The trial court abused its discretion in denying [Defendant's] motion for a new trial based on his claimed discovery that juror G.H. posted a public comment that she had sat on [Defendant's] jury and was an advocate for children, after having remained silent when asked if she would be more likely to convict because abuse of a child was involved, so that trial counsel had no knowledge of the omission until after trial; because this misconduct deprived [Defendant] of his right to intelligently exercise a challenge for cause or a preemptory challenge against GH, and the trial court's ruling denied [Defendant's] rights to a trial by a fair and impartial jury, a fair trial, and due process of law, as guaranteed by the Sixth and Fourteenth Amendments to the United States Constitution and Article I, Sections 10 and 18(a) of the Missouri Constitution.
Defendant claims that defense counsel asked the venire panel during voir dire if anyone “would have a bias because the prosecution involved an offense against a child.” Defendant cites to a transcript reference, where the defense counsel advised the panel that the charges against Defendant alleged that he committed statutory rape in the first degree and statutory sodomy in the first degree “and that it involved [Victim], who was almost three years old at the time.” Counsel then asked the panel, “The mere fact that those are the allegations, would that make you more likely or less likely automatically to say [Defendant] is guilty or innocent?” One venire person stated, “Probably make me more likely[,]” and several other panel members raised their hands and agreed. During selection, all of those venire persons who indicated they would likely convict on that information alone were stricken and released from serving on the jury.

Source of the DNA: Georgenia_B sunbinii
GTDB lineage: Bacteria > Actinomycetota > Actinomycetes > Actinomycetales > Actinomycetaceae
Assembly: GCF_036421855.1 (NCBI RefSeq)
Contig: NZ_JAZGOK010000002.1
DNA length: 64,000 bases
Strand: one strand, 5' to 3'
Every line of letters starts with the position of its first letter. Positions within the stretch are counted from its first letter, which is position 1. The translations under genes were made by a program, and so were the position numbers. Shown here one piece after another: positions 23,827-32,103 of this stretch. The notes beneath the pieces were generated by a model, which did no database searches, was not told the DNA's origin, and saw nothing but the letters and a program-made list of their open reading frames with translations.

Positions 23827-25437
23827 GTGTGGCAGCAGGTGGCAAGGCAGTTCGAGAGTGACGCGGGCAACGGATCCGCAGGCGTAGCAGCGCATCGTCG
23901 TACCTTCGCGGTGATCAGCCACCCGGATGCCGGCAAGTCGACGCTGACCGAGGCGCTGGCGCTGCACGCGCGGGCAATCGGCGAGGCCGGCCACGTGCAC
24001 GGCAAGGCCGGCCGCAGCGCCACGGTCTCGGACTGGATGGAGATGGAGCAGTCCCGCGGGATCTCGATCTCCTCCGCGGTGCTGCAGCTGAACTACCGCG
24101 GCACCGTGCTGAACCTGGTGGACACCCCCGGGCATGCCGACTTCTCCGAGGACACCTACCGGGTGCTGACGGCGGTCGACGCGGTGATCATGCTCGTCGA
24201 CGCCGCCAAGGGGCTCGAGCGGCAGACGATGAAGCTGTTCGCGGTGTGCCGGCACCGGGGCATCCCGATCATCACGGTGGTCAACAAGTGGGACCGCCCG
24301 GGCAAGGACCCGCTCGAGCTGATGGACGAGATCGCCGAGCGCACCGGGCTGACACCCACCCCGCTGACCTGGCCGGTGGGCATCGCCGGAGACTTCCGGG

In his motion for new trial, Defendant alleged that “after the verdict, juror GH went public with statements that she ‘has always been an advocate for children.’ “ Defendant argued, “By definition, an advocate is one who has an agenda to further their beliefs. As such, they cannot be fair and unbiased.” Defendant further alleged that G.H. “was not qualified to serve as a venire person due to her beliefs and position of being an advocate for children.”